One of the adverse events observed after surgery is postoperative pain. A recent multicentric German cohort study of 50,523 inpatients found that pain scores on the first postoperative day were high, even though they were only minor surgical procedures frequently performed in outpatient surgery . A few other studies [ - ] have shown that after day surgery, the incidence of moderate-to-severe postoperative pain ranged from 25% to 65%. These studies [ - ] sought to evaluate the pain at home after ambulatory surgery even though the analgesic strategies were better. There are French guidelines that highlight the importance of anticipating the management of postoperative pain [ ]. These guidelines cover specific instructions from the beginning of anesthesia consultation with the prescription of a postoperative analgesic integrating a multimodal strategy, the precise times for taking the medication, and finally, the possible recourse in case of insufficient treatment [ ]. In the intraoperative period, the emphasis is on strategies using infiltrations and peripheral blocks in addition to the multimodal analgesia strategy, including the use of nonsteroidal anti-inflammatory drugs [ , ]. In fact, a very recent study [ ] on the latest technique of pain management in 2228 patients showed that only 7% of the patients rated their pain as more than 3/10 on the day after the surgery. However, studies have mainly focused on the early evaluation of pain (the first 3 or 4 days after the surgery) without always considering the occasional prolonged nature of this pain [ ]. Time after surgery also influences the frequency and severity of pain following surgery. In a Dutch study conducted in 1490 surgical inpatients, 41% of the patients reported moderate or severe pain on the day of surgery, with a declining rate of 14% after 4 days [ ]. Similarly, Peuchot et al [ ] showed that the incidence of outpatients with pain at 7 days after the surgery was 2.60%. However, a recent study [ ] showed that there are multiple distinct trajectories of acute postoperative pain intensity, with 63% of the hospitalized patients reporting high or moderate-to-highly stable and sustained pain in the first 7 days after the surgery. These postoperative pain trajectories were predominantly defined by patient factors and not surgical factors.
The purpose of this monocentric study was to evaluate the incidence of late postoperative pain at 7 days after day surgery via automated information with SMS text message reminders and to assess the risk factors for late pain occurrence.
Ethics approval for this study (ethics committee 2058568) was provided by the noninterventional research committee based at Rouen University Hospital in France (Chairperson Professor LM Joly, approval E2017-37), as per the French law. The requirement for written informed consent was waived by the committee.
We performed a retrospective study in the day surgery unit of the Rouen University Hospital from January 2018 to February 2020. All outpatients were included in this study. We included all patients who underwent regional or general anesthesia (we could not distinguish general anesthesia from regional anesthesia in the database) by an anesthesiologist and those who underwent local anesthesia by the surgeon for day surgery. Patients who did not show up for their surgery or did not receive the various SMS text messages sent at the time of the procedure were not included in this study.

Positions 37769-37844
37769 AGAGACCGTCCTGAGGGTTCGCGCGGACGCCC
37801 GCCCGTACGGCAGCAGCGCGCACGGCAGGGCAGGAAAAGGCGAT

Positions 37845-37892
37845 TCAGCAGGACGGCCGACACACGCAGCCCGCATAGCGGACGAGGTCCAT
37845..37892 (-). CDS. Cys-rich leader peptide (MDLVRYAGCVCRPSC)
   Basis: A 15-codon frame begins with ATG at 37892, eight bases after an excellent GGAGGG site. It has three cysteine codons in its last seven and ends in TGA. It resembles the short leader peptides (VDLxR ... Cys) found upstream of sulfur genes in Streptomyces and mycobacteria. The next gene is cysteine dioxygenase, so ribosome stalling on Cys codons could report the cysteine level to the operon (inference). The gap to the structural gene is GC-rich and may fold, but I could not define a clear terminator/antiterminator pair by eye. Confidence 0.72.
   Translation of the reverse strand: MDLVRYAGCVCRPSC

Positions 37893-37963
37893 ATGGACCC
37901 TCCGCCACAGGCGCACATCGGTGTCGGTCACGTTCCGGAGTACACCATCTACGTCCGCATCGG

At the Rouen University Hospital, the patient’s day surgery pathway begins with a consultation with the anesthesiologist at least 48 hours before the surgical procedure for those receiving general or regional anesthesia. These patients receive an analgesic prescription at the end of the anesthesia consultation (to obtain analgesics at the pharmacy prior to the ambulatory surgery) and information concerning the use of analgesics during the same consultation . The anesthesiologist insists on the importance of systematically taking the prescribed treatment postoperatively, even in the absence of pain. Two types of prescriptions are available depending on the expected postoperative pain. The anesthesiologist fills either Prescription A for moderate pain (expected numeric rating scale (NRS)>3, range 0-10) and Prescription B for severe pain (expected NRS> 6, range 0-10). Prescription A combines paracetamol-codeine (500 mg/30 mg) every 6 hours systematically during the first 2 days, which is extensible to 5 days (the quantity dispensed by the pharmacy was sufficient for 5 days) and ketoprofen (100 mg) every 12 hours systematically during the first 2 days maximum. Prescription B combines paracetamol-codeine (500 mg/30 mg) every 6 hours systematically during the first 2 days, which is extensible to 5 days (the quantity dispensed by the pharmacy was sufficient for 5 days), ketoprofen (100 mg) every 12 hours systematically during the first 2 days maximum, and morphine sulfate (10 mg) every 6 hours systematically for 2 days if NRS>6 (range 0-10). The local anesthesia group received the prescription of paracetamol-codeine (500 mg/30 mg) every 6 hours systematically during the first 2 days, which was extensible to 5 days (the quantity dispensed by the pharmacy was sufficient for 5 days). In both groups, information concerning the systematic administration of analgesics was indicated on the prescription.